You got it right. There's no need to store an end of command since, after you've read the command ID you should know exactly which params should follow,and then you should know how many bytes to read till the next command. You may instead want to use a special command and append it at the end of the stream so that, when reading the buffer, you can easily understand if you reached the end of the command list. This command list is API agnostic so you can use with dx/ogl, since it's up to you to define which command your list will support
I use a buffer, with a counter that "points" to the first free byte ( starts at 0 ends at buffer size -1). Every command is a byte (sort of command ID) followed by additional bytes (ie parameters) if needed. If I run out of space, I simple realloc the buffer giving it some more memory than before. During debug, I break on this reallocations so to have an idea of how much memory a buffer needs and with this data, I prealloc the buffer at startup. To my experience, prealloc a few kb (2 or 3) will be more than sufficient and rarely will run out of space.
@servant: I voted up your answer, because I like the way you put it down, and also because I agree with everything you wrote.
IMO, before using STL, or smart pointers or any "advanced" c++ things, a beginner should understand perfectly what is a (raw) pointer, how it's used, why they exists, what is a memory leak and why/how they are related to the use of pointers.
I think everyone should go trough the process of using pointers and discover that somewhere, sometimes, your program is leaking memory. You should fire up your debugger and go figure.
I think this is the only way to learn. When you understand the power of pointers, then you can choose a (may better) approach, like not using new at all for example.
So my complains against "this new trend" is more about the fear that the the new generation of programmers will grow up without understanding the raw power of c/c++. Why using c++ in first place if you don't have the time/will to learn the hard stuff. There are plenty of other languages that will deal with pointers in a transparent way (c# is a good example).
Anyway, in this specific case, I would have used a placement new, over a pre-allocated memory block of 256 * sizeof(Player), maybe with a little care about memory alignment.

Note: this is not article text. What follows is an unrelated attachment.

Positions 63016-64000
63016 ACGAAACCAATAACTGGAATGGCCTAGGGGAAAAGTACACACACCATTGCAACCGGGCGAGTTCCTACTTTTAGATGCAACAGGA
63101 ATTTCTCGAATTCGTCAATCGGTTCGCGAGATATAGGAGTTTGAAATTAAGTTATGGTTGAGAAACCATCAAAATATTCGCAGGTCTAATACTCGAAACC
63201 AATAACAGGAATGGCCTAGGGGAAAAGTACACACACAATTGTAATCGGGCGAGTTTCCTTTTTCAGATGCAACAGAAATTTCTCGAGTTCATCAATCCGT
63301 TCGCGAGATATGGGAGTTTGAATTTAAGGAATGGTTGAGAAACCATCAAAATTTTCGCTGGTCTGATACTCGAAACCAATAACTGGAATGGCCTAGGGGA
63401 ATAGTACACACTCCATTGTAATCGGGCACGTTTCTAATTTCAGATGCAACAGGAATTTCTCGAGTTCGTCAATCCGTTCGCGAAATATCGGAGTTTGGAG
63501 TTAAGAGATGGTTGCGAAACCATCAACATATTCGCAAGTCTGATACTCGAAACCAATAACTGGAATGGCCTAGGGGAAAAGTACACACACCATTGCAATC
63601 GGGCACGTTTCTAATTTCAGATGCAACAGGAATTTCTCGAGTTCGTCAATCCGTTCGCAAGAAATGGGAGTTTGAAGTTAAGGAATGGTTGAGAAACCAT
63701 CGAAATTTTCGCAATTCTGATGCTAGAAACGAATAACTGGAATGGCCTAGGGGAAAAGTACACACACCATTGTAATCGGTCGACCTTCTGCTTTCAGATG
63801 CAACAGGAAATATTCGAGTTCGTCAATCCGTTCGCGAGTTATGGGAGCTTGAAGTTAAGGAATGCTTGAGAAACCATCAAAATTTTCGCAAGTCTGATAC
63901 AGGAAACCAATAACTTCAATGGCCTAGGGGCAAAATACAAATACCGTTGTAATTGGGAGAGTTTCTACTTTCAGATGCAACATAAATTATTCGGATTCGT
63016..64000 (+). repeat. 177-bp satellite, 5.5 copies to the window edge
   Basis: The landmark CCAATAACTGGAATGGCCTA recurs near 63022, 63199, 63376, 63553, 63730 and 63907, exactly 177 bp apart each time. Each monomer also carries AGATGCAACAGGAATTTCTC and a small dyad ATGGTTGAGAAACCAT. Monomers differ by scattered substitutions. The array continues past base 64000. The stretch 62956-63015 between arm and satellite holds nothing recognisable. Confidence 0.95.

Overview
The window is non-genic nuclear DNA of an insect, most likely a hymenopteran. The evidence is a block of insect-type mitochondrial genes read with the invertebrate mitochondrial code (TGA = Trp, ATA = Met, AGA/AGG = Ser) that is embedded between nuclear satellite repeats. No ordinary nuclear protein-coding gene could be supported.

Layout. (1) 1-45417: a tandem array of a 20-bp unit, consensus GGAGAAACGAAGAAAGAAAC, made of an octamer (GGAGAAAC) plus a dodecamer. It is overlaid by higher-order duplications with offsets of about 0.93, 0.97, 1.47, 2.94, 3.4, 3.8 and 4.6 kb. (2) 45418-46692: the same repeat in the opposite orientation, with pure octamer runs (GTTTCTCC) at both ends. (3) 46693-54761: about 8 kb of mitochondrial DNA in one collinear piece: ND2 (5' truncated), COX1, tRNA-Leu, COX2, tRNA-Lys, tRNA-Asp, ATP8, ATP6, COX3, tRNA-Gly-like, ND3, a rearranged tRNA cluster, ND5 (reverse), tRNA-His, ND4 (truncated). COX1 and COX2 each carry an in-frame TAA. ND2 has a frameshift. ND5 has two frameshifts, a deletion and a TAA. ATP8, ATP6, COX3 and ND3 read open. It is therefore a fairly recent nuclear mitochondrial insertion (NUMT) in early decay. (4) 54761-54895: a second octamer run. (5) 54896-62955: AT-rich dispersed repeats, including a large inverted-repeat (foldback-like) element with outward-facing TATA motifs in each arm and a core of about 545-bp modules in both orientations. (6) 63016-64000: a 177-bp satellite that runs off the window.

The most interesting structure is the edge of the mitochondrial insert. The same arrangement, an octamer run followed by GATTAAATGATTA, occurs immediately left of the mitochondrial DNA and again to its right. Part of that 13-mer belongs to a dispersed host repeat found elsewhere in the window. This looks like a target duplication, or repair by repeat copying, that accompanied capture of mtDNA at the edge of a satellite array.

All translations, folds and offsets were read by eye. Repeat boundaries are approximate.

The array of 256 pointer to player is still the best option IMO for a few reason:
1) given the player ID, you have O(1) access to the player data
2) search within the array for null pointers is very cache friendly since a single pointer is only 4 or 8 bytew, so the whole array is 1 or 2 KB of memory
3) from a psychologically point of view, calling new when a new player enter the game, and calling delete when he leave, is something that feels right to me
When a player come, you have to initialize a player class. If you use new Player(), the constructor will take care of initialization; if you use an already existing instance of player, then you have to call some method like player[id].initialize() or player[id].whatever() just to setup the class.
I fell like new Player() is better.
The same goes for a player that log off, calling delete player[id] feels better to me than calling player[id].kill()
It's the same thing, just called with different names.
I agree that a std::vector of pointers is a non sense, that's why my solution involve a plain old array of pointers.
I don't understand this new trend against new and delete. In a simple scenario like this, there's no reason not to use new and delete, it's ABC of programming with c++. If you can't handle a simple array of pointers, you have no hope with c++. It's a good exercise for the OP and understanding why he gets an error when deleting a player will save him a lot of troubles in the future.
@burden: your remove fn is correct, the error probably is in your create function
Assuming you won't have more than 256 player online, you can use a plain old array, like Player *players.
Memset to zero and you'll have all players=NULL.
When a player connect, scan the array and look for the first NULL; when a player leave, delete players[id], and set players[id]=null
Thank you. After years of working with row major, I've some trouble figuring the Real Memory layout of a column major Matrix. It makes sense, a column of 3 floats it's represented as a 4float register inside hlsl. That explains everything.